Sassa has 'inconvenient' Plan B if ConCourt says no to CPS extension
Cape Town - Sassa has a contingency plan for beneficiaries who need cash payments if the Constitutional Court says no to extending the CPS contract, but it warned that it will "be inconvenient".
The Constitutional Court on Tuesday reserved judgment in the SA Social Security Agency's (Sassa) application to extend Cash Paymaster Services' (CPS) contract by another six months.
The application was to ensure CPS can assist with a "phase-in, phase-out" period of six months, and to also continue making cash payments in rural areas.
Acting Sassa CEO Pearl Bhengu assured journalists on Thursday that Sassa would pay directly into all beneficiary accounts come April 1, and that it would be reflected on their cards.
The problem remains the 2.8 million beneficiaries, just under 30%, who need to convert their grants into cash at pay points in remote areas.
"On April 1, should the court say no, people will be using pay points. Their cards will have the money, they just require pins to withdraw the money from other outlets," Bhengu explained.
These beneficiaries would need assistance on the day - receiving pin numbers and being pointed in the direction of, and transported to, the closest ATM.
The bulk of these beneficiaries were elderly or had disabilities, Bhengu said.
In the Constitutional Court on Tuesday, CPS warned of potential "chaos".
Bhengu acknowledged that "it will be very inconvenient", but added that "chaos may be too strong a word".
Post Office to aid with cash payments
SA Post Office (SAPO) CEO Mark Barnes said SAPO was currently upskilling staff to assist with cash payouts at their counters. It wouldn't, however, cover all beneficiaries in need of cash.
A phase-in process had started where, if a current Sassa paypoint was within 5km of a SAPO branch that met the norms and standards, that SAPO branch would take over the cash payments.
"As we speak, 743 people are completing their training to be placed at specific counters on March 16," Barnes said at the same press conference.
He said another 2 570 people would get specific training, to be completed by March 30, but that there were no counters for them to be placed at yet.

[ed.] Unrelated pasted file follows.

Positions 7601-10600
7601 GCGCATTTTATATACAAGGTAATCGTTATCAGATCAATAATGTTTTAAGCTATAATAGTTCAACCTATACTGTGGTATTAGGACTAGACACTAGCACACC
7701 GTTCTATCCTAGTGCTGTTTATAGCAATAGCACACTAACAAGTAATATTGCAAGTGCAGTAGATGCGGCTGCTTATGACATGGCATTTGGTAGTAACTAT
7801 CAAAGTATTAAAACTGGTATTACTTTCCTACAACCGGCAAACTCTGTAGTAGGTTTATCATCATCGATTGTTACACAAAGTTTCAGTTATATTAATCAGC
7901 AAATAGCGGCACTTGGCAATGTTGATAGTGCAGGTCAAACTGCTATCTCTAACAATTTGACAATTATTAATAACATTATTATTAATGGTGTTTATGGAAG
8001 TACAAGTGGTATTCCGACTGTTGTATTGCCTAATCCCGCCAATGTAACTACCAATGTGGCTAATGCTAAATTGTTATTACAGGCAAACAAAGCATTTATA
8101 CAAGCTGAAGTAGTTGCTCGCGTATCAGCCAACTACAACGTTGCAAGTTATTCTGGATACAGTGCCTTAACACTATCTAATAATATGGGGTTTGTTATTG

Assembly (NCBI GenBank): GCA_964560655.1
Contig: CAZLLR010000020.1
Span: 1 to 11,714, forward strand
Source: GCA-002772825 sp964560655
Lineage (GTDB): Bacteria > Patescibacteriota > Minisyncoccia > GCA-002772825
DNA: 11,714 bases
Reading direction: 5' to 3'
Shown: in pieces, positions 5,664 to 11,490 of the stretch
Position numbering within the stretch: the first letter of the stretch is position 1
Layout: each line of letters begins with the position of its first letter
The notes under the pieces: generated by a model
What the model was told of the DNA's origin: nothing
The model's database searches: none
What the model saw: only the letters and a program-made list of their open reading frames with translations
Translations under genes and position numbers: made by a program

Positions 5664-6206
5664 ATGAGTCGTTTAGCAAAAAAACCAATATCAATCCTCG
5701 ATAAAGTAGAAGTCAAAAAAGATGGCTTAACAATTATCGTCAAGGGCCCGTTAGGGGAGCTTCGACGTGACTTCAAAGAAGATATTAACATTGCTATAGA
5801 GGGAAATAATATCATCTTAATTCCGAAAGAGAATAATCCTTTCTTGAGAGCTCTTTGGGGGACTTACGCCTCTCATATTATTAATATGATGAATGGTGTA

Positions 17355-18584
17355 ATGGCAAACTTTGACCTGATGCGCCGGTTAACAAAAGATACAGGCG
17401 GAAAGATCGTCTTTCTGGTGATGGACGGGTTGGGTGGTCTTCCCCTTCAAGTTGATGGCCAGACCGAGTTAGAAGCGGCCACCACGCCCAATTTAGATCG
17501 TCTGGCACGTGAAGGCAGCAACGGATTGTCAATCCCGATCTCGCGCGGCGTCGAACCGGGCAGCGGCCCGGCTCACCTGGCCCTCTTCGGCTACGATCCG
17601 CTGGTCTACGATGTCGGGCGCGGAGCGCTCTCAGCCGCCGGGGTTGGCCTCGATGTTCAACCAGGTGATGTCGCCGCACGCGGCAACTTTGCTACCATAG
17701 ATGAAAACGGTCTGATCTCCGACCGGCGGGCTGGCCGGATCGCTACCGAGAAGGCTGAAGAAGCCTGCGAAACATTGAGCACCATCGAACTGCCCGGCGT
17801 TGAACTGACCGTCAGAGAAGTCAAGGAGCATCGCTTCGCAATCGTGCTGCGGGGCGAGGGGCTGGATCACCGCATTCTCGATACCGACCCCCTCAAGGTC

"It won't happen on April 1, but there will be cash payments and a Post Office teller to assist in an orderly way, once the upgrade of those interfaces have been complete."
Trading hours at the Post Office had also been extended, to include Saturdays and Sundays, SAPO COO Lindiwe Kwele added.
The 5.7 million existing Sassa-Grindrod bank cards would be functional until December and the Post Office's new card would be ready in late April.
Sassa project leader Zodwa Mvlane assured that beneficiaries had received the information, to ensure there was a seamless transition.
They had been communicating at paypoints since December, as well as on community radio stations, at Imbizo functions and government events.
'No deductions' on new Post Office card
Barnes, meanwhile, said SAPO would launch a new Sassa beneficiary account on April 3, and that the offering would include "no deductions" for beneficiaries.
Testing of the bulk account opening process of an existing sample of 1 000 beneficiaries was "seamlessly" concluded in February, Barnes told journalists.
The offering would also include three free cash withdrawals, a free balance enquiry and mini-statement per month, a first free replacement card, and full free three-month statement.
Sassa, meanwhile, has taken over the funeral policy deductions of 727 000 beneficiaries from CPS.
Deductions are only legally allowed before the social grant is paid into a beneficiary's account.
Sassa was still in the process of appointing a service provider which would distribute social grants, using the new Sassa-SAPO card at all paypoints across the country.
Under the new hybrid model, beneficiaries could still opt for other payment methods, including staying with their existing commercial banks.
Talks were ongoing with the South African Reserve Bank and commercial banks for the establishment of a low-cost account for those who wanted to use commercial banks.
The Constitutional Court has yet to give a date for when it will make its ruling.